The U.S. House of Representatives Small Business Committee is holding a hearing this month on the Federal Acquisition Regulation that allows federal agencies to withhold up to 10 percent of design fees until the project completion. The AIA has a representative—a small-firm principal who has been affected by this regulation—who will testify on your behalf. If you have been affected as well, we’d like to hear your story, too. Read on …
In February 2008, the Small Business Administration announced its 2008 Top 10 Rules for Review and Reform. The SBA’s Regulatory Review and Reform Initiative is designed to identify and address existing federal rules creating barriers to small business that should be reviewed and may need reforming. In choosing the top 10, the SBA reviewed more than 80 constructive suggestions received from small businesses and associations.
Included in this top 10 was an item brought forward by the AIA, the Federal Acquisition Regulation (FAR) rule for fixed-price architectural-engineering services, 48 CFR 52.232-10, which allows federal government agencies to withhold up to 10 percent of design fees from an A/E until the project is built (called “retainage”) and at the discretion of the contraction officer.
In selecting this regulation for needed reform or elimination, the SBA determined that the withholding restricts the cash flow of small businesses, with little benefit to government, and in some instances is in addition to any bonding requirements. The SBA also determined that while the regulation was intended to protect the government’s interest, the provision is counter to the Brooks Act, which allows A/E firms and the procuring agency to meet to discuss the design and scope of services before bidding on the work, thus guaranteeing the government’s interest is met.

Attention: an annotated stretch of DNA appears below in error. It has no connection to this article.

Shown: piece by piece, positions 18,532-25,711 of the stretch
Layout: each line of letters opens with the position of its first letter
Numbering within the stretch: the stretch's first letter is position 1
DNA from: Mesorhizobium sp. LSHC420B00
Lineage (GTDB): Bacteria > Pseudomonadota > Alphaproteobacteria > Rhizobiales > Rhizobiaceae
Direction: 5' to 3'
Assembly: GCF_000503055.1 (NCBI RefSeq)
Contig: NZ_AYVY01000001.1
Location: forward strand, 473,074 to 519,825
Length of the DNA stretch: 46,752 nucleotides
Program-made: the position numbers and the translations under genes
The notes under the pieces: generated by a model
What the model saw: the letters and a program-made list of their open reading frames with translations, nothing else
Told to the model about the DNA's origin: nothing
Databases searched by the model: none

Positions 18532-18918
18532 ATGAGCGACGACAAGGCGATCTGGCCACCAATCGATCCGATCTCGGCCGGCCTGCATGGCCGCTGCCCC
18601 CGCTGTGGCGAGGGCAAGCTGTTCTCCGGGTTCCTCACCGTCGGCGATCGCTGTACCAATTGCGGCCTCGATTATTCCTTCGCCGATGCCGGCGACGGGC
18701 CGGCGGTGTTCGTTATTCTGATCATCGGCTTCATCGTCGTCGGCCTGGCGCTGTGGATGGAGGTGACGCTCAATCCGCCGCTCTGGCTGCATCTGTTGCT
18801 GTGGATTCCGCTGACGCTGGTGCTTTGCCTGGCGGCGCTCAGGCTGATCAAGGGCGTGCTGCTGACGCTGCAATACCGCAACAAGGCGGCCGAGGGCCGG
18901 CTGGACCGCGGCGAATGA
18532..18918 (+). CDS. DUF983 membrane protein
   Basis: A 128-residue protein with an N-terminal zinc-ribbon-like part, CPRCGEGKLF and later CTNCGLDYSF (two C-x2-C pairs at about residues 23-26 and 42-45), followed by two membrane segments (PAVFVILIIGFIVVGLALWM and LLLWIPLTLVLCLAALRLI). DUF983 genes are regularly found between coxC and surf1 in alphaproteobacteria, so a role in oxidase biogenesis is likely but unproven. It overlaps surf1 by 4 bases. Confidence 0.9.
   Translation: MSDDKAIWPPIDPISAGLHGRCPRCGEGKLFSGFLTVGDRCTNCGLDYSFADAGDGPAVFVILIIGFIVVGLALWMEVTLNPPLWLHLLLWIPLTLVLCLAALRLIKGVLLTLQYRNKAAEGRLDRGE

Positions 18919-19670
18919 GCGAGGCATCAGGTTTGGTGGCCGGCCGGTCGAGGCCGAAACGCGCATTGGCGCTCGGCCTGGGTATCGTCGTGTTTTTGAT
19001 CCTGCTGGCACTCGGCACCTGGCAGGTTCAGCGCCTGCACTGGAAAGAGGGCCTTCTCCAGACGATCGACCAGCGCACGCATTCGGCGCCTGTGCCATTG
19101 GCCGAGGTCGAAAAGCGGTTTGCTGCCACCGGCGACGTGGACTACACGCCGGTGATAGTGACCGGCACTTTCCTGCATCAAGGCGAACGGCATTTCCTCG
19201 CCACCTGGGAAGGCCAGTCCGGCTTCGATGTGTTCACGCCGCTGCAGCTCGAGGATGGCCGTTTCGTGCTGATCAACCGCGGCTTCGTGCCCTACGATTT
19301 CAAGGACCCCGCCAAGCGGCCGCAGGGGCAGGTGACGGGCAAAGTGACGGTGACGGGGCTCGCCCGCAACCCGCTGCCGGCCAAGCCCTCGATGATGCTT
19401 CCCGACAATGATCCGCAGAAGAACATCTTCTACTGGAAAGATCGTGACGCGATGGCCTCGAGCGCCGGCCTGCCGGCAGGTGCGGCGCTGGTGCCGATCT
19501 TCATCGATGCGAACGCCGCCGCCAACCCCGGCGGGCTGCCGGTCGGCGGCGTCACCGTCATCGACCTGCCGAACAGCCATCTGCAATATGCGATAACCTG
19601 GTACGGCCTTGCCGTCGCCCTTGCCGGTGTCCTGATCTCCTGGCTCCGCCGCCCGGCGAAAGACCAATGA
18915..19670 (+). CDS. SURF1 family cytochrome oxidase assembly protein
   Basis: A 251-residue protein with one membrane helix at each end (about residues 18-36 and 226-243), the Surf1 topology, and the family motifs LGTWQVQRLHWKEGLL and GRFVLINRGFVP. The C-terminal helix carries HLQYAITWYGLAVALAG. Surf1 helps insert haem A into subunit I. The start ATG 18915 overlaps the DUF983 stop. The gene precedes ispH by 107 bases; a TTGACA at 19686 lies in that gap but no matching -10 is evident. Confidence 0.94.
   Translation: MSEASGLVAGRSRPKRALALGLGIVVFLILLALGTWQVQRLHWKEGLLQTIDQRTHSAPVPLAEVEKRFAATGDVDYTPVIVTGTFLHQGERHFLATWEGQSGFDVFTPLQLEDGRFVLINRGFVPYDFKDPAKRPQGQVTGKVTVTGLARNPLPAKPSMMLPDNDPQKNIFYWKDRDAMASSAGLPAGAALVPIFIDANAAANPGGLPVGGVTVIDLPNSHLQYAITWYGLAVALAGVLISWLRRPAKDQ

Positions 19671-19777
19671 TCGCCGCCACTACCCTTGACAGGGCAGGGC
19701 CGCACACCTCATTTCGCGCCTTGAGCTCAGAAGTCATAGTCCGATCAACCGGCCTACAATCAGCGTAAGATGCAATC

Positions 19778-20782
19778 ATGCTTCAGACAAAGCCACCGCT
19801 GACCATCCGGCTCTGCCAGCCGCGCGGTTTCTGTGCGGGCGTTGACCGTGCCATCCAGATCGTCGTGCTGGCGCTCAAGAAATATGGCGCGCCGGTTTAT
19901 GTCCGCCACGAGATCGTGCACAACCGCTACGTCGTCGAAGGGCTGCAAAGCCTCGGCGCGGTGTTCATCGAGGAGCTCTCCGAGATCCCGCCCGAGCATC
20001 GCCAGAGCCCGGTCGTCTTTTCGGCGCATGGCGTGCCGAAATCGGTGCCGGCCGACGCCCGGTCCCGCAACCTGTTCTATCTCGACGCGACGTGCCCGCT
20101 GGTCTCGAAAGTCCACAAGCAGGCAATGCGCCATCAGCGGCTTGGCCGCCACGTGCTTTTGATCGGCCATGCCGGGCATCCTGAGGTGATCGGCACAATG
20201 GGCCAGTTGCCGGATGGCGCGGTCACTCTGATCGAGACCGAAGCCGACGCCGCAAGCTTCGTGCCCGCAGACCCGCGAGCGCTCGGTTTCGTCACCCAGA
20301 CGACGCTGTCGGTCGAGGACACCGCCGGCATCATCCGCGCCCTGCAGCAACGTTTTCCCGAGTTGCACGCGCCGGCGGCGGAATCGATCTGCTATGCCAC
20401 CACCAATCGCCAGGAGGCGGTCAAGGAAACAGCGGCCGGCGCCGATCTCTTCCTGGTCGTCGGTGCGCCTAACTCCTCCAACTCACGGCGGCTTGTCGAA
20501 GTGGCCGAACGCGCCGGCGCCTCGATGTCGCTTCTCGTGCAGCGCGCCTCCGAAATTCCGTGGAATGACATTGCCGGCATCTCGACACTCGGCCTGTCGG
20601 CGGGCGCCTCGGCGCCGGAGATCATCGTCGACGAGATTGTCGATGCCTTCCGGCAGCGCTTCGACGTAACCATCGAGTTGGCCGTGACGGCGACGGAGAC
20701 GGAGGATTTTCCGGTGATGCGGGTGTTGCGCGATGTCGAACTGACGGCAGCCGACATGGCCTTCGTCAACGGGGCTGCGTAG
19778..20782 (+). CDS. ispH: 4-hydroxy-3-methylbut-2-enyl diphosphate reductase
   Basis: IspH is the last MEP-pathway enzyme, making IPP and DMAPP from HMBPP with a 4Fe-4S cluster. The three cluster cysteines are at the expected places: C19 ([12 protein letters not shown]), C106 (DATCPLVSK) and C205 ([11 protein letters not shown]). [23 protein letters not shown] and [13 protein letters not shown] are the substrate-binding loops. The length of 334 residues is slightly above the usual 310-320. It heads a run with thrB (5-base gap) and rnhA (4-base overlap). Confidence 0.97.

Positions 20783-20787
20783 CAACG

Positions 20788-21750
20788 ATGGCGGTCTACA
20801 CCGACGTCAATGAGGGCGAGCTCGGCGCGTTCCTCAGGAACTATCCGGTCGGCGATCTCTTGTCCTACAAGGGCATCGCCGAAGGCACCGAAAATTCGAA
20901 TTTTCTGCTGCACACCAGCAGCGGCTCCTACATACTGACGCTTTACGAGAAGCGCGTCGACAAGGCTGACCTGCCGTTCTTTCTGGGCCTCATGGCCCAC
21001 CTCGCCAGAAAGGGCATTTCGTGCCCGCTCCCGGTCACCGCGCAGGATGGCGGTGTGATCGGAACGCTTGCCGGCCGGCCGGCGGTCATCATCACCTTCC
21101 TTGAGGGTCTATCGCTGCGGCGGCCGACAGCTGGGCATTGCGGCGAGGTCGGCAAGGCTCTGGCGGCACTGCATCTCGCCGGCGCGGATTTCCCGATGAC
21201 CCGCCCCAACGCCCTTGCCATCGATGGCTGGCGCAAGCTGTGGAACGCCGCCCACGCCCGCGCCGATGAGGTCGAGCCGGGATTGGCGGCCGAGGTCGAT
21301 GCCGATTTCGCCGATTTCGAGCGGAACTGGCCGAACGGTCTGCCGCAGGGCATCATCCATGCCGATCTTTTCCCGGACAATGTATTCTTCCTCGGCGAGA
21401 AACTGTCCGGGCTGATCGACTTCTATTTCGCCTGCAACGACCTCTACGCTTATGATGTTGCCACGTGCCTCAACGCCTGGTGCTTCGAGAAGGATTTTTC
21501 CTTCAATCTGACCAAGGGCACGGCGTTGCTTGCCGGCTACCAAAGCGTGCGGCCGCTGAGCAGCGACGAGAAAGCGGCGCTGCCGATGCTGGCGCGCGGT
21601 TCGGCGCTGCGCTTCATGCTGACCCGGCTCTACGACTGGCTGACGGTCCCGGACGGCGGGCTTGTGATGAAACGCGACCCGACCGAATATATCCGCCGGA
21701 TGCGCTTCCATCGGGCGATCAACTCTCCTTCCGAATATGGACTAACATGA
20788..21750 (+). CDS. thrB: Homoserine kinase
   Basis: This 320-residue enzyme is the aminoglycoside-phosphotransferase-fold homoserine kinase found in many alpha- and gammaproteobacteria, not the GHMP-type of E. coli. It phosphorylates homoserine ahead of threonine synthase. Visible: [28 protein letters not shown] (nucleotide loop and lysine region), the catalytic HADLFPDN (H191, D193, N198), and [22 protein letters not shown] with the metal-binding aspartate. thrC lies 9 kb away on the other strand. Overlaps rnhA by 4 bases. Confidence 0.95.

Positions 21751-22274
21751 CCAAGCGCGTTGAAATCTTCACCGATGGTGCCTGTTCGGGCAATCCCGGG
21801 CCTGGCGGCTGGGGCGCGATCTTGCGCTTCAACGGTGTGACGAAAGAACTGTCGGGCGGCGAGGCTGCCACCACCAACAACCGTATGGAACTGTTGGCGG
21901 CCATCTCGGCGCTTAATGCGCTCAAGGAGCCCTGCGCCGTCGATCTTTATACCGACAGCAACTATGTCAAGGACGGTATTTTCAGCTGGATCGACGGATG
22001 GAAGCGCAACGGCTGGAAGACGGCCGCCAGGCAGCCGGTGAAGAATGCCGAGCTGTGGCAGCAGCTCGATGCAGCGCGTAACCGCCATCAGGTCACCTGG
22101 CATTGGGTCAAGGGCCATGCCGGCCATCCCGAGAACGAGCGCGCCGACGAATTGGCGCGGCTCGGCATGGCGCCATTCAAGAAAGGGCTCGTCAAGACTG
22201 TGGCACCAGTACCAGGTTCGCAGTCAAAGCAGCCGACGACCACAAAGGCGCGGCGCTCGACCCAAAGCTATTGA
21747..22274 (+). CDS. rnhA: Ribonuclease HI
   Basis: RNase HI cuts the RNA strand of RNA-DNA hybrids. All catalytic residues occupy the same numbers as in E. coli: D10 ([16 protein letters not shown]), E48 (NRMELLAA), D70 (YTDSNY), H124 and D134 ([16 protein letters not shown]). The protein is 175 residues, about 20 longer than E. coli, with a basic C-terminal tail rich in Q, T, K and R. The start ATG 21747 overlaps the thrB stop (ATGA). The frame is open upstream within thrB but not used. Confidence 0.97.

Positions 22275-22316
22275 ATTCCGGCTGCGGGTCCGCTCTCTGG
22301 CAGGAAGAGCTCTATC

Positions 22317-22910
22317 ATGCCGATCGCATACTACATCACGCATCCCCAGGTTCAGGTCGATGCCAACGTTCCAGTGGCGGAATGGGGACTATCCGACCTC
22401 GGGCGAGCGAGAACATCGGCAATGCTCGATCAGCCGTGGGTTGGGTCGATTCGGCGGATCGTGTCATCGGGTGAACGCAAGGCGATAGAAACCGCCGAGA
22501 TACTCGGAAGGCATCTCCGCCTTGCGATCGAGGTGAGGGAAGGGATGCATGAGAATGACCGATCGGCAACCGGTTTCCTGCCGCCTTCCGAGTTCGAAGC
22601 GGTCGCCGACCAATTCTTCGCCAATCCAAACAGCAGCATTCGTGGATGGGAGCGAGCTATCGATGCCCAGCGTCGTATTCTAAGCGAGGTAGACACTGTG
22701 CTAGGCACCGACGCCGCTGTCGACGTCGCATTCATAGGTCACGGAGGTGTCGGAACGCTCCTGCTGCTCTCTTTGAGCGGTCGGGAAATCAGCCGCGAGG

According to Nancy Hiteshue, manager of federal regulatory relations, the issue was first brought to the AIA’s attention by an AIA member who had the withholding included in his firm’s contract. “For small design firms with very small profit margins and tight cash flows, having 10 percent of their fee held back for what could be years is a very troubling and unnecessary burden. We were glad that the SBA agreed and wanted to work with us to address this problem. We are also pleased that Congress will begin to explore this issue through the upcoming hearing.”
Later this month the House Small Business Committee will hold a hearing on issued raised by the Small Business Administration in their 2008 Top 10 Rules for Review and Reform report, including this withholding issue. An AIA member from Florida, Paul Renker, AIA, will testify before the committee on the effect of this regulation on his small business.
AIA Government Affairs staff is looking for anecdotes and examples from our members of them having part of their fee withheld by the federal government and how it hurt them economically. Please share your story with AIA Government Advocacy staff.